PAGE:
I recently asked my 15-year old daughter what was happening with Napster. "It's dead," she said, "so I'm on BearShare now." I asked her how long it took to download a song with our PC and 56K modem. She rolled her eyes. "With our computer," she said indignantly, "about 20 minutes. I start downloading it, then I play the first part of it, then play the first part again, and then play it again."

For most people with a dialup Internet connection, 56K is top of the line. However, according to my daughter, many of her friends have DSL or cable broadband. With their computers, songs download faster than they play. Goodbye frustration, hello happy kid playing obscure garage-band tunes.

In the grand scheme of things, the speed at which a song downloads from the Internet can seem trivial. But Napster started at universities, pointed out Alcatel's James Fausch, since universities provided high-speed LAN access to the Internet. Broadband was the catalyst, and Napster created an entirely new social, legal and communications phenomenon.

It's a mistake, however, to assume that broadband speed is of interest to only the young and the restless. "Time will become the world's most precious commodity," said a recent article in The Futurist. "American workers already spend about 10 percent more time on the job than they did a decade ago."

For anyone operating on Internet time, waiting in line or waiting for a file to download can be frustrating.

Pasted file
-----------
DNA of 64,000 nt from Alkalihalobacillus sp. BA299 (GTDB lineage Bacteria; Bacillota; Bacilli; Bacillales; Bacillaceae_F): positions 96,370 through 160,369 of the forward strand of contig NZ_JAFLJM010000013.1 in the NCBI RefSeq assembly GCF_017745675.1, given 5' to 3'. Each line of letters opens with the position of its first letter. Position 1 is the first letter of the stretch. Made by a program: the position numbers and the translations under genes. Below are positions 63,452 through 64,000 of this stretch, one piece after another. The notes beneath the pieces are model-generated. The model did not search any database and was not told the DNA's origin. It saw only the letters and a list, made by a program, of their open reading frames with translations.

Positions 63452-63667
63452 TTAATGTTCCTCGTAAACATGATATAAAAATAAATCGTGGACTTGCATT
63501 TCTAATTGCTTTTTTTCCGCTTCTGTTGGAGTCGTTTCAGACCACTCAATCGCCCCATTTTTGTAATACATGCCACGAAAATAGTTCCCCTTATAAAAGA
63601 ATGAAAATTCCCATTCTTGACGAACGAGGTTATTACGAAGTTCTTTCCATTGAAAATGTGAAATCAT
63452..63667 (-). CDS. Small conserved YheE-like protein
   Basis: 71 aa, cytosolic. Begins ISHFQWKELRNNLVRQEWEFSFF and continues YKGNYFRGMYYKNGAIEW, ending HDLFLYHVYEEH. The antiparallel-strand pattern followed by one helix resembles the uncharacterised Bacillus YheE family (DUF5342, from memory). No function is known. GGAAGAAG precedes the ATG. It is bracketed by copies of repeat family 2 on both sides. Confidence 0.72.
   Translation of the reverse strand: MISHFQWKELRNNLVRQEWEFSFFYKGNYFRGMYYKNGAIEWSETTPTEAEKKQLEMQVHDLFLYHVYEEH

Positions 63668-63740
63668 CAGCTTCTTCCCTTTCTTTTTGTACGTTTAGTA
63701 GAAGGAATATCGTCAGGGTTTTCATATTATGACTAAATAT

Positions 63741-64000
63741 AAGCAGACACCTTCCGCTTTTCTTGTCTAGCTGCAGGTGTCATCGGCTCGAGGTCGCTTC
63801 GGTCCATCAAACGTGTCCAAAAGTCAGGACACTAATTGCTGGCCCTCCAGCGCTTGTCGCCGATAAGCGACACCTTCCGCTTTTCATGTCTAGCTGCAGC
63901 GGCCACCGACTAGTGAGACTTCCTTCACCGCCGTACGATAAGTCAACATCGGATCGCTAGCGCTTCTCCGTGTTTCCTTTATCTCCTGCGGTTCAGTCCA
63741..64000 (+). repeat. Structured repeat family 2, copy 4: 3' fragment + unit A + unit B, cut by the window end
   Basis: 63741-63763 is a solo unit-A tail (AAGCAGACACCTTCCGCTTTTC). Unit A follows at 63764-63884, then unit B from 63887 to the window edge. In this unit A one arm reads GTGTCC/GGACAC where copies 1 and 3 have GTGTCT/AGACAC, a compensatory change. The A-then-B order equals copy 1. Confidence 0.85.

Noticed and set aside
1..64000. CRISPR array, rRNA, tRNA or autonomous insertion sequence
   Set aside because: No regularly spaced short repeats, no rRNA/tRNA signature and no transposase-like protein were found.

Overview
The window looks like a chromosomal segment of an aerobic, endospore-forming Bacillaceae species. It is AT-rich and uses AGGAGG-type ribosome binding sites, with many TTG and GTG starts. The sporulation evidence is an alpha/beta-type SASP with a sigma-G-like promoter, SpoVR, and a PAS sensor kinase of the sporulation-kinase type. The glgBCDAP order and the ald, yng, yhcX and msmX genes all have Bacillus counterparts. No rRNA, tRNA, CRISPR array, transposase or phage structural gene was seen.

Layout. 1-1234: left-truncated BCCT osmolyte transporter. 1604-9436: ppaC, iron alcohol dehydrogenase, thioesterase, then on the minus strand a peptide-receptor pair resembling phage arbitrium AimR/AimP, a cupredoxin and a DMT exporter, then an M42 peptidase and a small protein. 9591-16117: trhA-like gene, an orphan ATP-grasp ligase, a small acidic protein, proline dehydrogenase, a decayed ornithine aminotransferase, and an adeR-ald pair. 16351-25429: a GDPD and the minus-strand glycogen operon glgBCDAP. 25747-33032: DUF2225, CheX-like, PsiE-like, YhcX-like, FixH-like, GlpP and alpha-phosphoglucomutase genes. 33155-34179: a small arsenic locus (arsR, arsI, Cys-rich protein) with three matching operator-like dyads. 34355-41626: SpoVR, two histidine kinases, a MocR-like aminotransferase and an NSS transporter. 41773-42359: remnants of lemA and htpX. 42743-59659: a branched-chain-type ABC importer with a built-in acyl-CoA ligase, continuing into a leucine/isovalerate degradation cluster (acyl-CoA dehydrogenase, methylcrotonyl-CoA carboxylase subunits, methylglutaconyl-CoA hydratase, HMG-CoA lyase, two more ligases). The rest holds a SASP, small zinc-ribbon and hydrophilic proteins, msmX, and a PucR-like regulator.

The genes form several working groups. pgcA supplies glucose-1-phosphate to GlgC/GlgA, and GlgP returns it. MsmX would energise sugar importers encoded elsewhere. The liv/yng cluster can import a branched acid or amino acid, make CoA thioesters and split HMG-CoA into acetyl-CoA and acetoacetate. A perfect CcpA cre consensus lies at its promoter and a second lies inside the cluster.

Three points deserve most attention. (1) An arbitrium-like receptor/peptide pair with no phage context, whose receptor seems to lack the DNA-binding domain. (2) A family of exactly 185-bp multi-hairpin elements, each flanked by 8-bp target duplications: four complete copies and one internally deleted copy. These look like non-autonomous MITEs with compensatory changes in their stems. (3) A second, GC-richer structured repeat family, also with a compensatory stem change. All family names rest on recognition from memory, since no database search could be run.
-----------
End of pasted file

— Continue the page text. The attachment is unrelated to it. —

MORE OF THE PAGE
Elected officials have also begun to realize the potential of high-speed data, voice and video. The introduction to the Broadband Internet Access Act of 2001, for example, states: "The Internet has been the single greatest contributor to the unprecedented economic expansion experienced by the United States over the last eight years. Increasing the speed that Americans can access the Internet is necessary to ensure the continued expansion."

Sponsors of the bill range from 80-year old Sen. Jesse Helms to Senate newcomer Hillary Clinton.


In order to mine the benefits of broadband, however, barricades must first be overcome. DSL, satellite and cable broadband rollout has been slower than expected, some of the more entrepreneurial broadband providers have gone under, and the Baby Bells have poured their revenues into investor dividends instead of research and development, then waited for their competitors to go away. In addition, the price of broadband service is rising, contrary to the familiar computing principle of "wait a few weeks and it will cost less."

Finally, the economics of broadband deployment favor cherry-picking densely populated and affluent areas, bypassing poor and rural customers, which may undermine the eventual impact. "A lot of discussion around this issue of unlimited broadband always assumes ubiquity in deployment," said Phil Burgess of the Center for the New West "because that's when a lot of interesting things begin to happen."

"Interesting things" may be an understatement. For years, we've had visions of virtual workplaces, courts, meetings, schools, medical treatments, etc. But lack of bandwidth has been the speed bump, if not the roadblock. Remember the videophones of the mid 1990s? They were plug-and-play on standard telephone lines but the picture was grainy, the color bad and they looked more like a slide show than a video. The units cost nearly $1,000 and, while the idea was good, lack of bandwidth made them a commercial flop.

Today, with Web cameras and broadband, parents at work can look in on their child's day-care provider, vacationers can check up on their homes and students in distant states can have face to face conversations with their parents.

Two different projects - The Next Generation Internet http://www.ngi.gov and Internet2